Freehub: Found on most bikes, a freehub has a spline that precisely fits into the center of your rear cassette. The cassette typically has a lock ring to secure it to the freehub. Your new wheel's freehub must be compatible with your cassette.

Freehub with and without cassette

Threaded hub: Found primarily on older 5-, 6- or 7-speed bikes, this type of hub is compatible with a freewheel cluster, a set of rear cogs that attaches by way of simple threads. This style of hub will accept any type of threaded freewheel cluster.

Upgrading Your Bike Wheels

Sometimes overlooked when riders upgrade their bike, a better set of wheels can help you significantly boost performance.

All of the compatibility concerns discussed for wheel replacement also apply to a wheel upgrade.

And, even if you don't plan to do a tire upgrade at the same time, you should inspect your old tires to be sure they don't need replacing.

Here are some of the factors that affect bike wheel quality and cost:

Better materials: Ultralight, ultrastrong carbon-fiber rims can offer a leap in performance and sticker price compared to most alloy rims. Compared to alloys, carbon can be formed into a wider range of shapes while also offering superior strength and stiffness. This lets wheel designers create lighter, stronger or more aerodynamic wheels with the same or lower weight than they can achieve with alloys. Be aware, though, that carbon wheels with rim brakes can be slicker in the rain and run much hotter on long downhill sections than rim-brake alloy wheels.

Better bearings: Bearings don't impact performance much until they start to wear out. When that happens, your wheels turn less efficiently. When you upgrade to a higher quality, pricier wheel, it will likely have better, more durable bearings.

Better hubs (on rear wheels): You can enjoy better pedaling efficiency and greater durability. A wheel with faster hub engagement—meaning your crank travels a shorter distance before the drivetrain kicks in—will make your bike more responsive.

Choosing Bike Wheels for Performance

When upgrading your wheels, you're probably looking for wheels that are lighter, stronger, more aerodynamic (or a blend) based on the type of riding you do. These charts show some of the key areas affected by specific features of your wheels:

Wheel Characteristics for Types of Road Biking:



Racing / speed














Wheel Characteristics for Types of Mountain Biking:













Lighter wheels: These pay off when you're climbing. Lighter wheels lower your overall bike weight, meaning you expend less energy to move. A 200-gram savings over your current wheels can provide a noticeable performance boost.

Weight placement on the wheel can also affect the performance of the wheel. Wheels with a greater percentage of their weight at the rim are harder to get moving. On the other hand, wheels with less of their weight at the rim and more of their weight at the hub, will feel more responsive.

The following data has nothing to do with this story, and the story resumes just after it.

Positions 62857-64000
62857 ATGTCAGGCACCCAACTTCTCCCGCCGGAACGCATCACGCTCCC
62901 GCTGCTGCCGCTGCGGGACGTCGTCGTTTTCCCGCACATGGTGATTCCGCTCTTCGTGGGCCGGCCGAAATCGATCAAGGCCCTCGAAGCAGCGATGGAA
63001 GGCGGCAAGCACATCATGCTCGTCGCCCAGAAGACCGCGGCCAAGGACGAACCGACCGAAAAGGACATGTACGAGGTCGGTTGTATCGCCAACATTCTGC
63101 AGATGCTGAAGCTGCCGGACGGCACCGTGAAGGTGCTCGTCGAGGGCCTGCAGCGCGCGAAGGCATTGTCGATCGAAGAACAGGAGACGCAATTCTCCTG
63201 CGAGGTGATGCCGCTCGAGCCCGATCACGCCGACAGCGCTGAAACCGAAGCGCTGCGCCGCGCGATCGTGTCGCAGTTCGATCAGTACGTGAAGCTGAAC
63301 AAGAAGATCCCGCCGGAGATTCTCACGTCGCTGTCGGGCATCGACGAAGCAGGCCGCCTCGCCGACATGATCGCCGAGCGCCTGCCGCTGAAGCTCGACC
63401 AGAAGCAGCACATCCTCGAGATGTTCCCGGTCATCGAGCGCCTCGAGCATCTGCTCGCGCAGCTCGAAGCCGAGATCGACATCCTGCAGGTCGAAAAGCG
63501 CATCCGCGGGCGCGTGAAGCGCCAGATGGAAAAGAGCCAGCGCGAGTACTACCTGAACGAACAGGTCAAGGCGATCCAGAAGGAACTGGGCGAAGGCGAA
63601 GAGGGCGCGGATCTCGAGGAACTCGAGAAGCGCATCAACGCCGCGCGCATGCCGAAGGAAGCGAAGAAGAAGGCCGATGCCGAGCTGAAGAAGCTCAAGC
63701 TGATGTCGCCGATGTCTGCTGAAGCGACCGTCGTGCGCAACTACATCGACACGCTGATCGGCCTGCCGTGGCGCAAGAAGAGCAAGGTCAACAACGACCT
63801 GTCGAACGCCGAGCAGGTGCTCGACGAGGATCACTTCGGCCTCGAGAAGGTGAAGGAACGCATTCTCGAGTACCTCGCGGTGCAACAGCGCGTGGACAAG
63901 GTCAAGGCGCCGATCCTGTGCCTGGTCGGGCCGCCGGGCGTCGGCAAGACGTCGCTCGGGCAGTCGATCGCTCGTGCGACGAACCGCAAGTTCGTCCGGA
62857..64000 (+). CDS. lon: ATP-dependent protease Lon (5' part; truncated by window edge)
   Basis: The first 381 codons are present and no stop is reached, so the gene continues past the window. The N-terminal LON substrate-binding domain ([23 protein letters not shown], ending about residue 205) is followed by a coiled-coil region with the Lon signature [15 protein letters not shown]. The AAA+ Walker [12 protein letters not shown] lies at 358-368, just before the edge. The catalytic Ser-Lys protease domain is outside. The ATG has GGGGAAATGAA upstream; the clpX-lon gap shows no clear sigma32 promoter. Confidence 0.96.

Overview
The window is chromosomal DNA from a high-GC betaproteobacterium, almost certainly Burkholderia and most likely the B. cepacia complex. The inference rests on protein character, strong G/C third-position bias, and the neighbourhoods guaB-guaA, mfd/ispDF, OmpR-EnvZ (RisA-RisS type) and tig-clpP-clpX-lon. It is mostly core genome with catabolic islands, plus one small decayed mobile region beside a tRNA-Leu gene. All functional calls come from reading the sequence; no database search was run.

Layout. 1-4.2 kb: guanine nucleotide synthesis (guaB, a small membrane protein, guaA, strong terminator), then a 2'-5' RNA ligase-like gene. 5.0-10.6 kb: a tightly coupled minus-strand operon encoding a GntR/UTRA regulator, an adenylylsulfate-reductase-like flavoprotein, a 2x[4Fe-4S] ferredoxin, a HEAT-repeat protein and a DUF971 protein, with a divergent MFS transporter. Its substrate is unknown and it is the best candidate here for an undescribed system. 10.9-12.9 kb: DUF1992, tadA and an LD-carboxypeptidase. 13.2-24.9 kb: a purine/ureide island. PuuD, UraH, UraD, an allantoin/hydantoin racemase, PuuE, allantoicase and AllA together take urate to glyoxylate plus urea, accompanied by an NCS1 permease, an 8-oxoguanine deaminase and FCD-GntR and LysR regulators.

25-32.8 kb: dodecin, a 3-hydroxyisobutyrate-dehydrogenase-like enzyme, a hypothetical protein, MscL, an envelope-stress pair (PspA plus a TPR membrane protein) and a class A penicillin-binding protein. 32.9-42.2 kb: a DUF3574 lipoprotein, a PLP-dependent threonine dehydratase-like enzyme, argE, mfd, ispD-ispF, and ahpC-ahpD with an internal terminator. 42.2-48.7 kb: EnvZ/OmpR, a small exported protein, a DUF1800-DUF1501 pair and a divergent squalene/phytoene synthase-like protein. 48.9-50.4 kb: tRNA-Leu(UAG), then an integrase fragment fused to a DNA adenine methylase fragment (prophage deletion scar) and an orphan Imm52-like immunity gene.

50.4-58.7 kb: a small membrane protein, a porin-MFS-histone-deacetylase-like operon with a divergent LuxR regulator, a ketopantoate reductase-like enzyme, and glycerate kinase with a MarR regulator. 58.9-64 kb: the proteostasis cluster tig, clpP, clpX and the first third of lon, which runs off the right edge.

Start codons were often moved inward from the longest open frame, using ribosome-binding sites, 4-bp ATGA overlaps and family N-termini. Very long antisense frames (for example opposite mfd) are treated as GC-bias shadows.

Stronger wheels: For some types of riding, strength trumps low weight. Road wheels for commuters and touring cyclists need to handle heavy loads and high mileage.

A stout set of wheels is a must for downhill mountain biking, which involves aggressive riding and big jumps. Happily, lift access makes it easy to transport heavier wheels to the top. All-mountain riding, where descents are earned by climbs, requires wheels that are both light and strong.

There's no universal spec for strength, so you need to pay close attention to clues in the wheel names, material properties and construction details. A higher spoke count makes a wheel stronger. Crossing spokes also increases strength, with spokes that cross more times increasing a wheel's strength even more.

More aerodynamic wheels: Even at speeds as low as 20mph, minimizing wind resistance starts to pay big dividends. So, for all types of road riding, from cruising to criteriums to century rides, upgrading to more aerodynamic wheels makes sense.

Bladed spokes

You don't need to spend thousands of dollars for full-on disc wheels. Subtler features like a deeper rim profile—meaning the sidewall of the rim is taller—improve aerodynamics, as do bladed spokes. Look for "aero" in either the wheel name or the product features. Be aware, though, that any aero wheel can be more difficult to handle in a crosswind.

Wider wheels: In the past, skinnier wheels and tires were considered more aerodynamic, but air-turbulence studies in recent years reveal that wider tires don't necessarily encounter more wind resistance. Wider tires offer a generally more comfortable and more forgiving ride—and they actually encounter less rolling resistance—so the trend is to go wider these days.

Most wheels will accept a range of tire widths. But if you decide to run wider tires, it's also worth considering wider wheels for a better fit. If you go with significantly wider tires, you'll need to be sure they have enough clearance within your bike frame, too. Ask a bike-shop expert if you're considering significantly wider tires.

Bike Wheel Maintenance

Wheel truing: Truing a wheel involves reshaping it to be perfectly round, removing any bends and tightening all spokes to the correct tension. Wheels should be true out of the box, and wheel truing is part of a standard bike tune-up. Unless you suspect something is off or you hit a really big obstacle, you don't need to have your wheels trued more often than your regular tune-up schedule. If you are a regular bike commuter, have your wheels trued more often, and have your bike maintained more often.

Wheel repairing: If your wheel is tweaked rather than worn out, you can have the shop repair it. Bring the wheel in and the shop staff can help you decide if repair or replacement is the better option.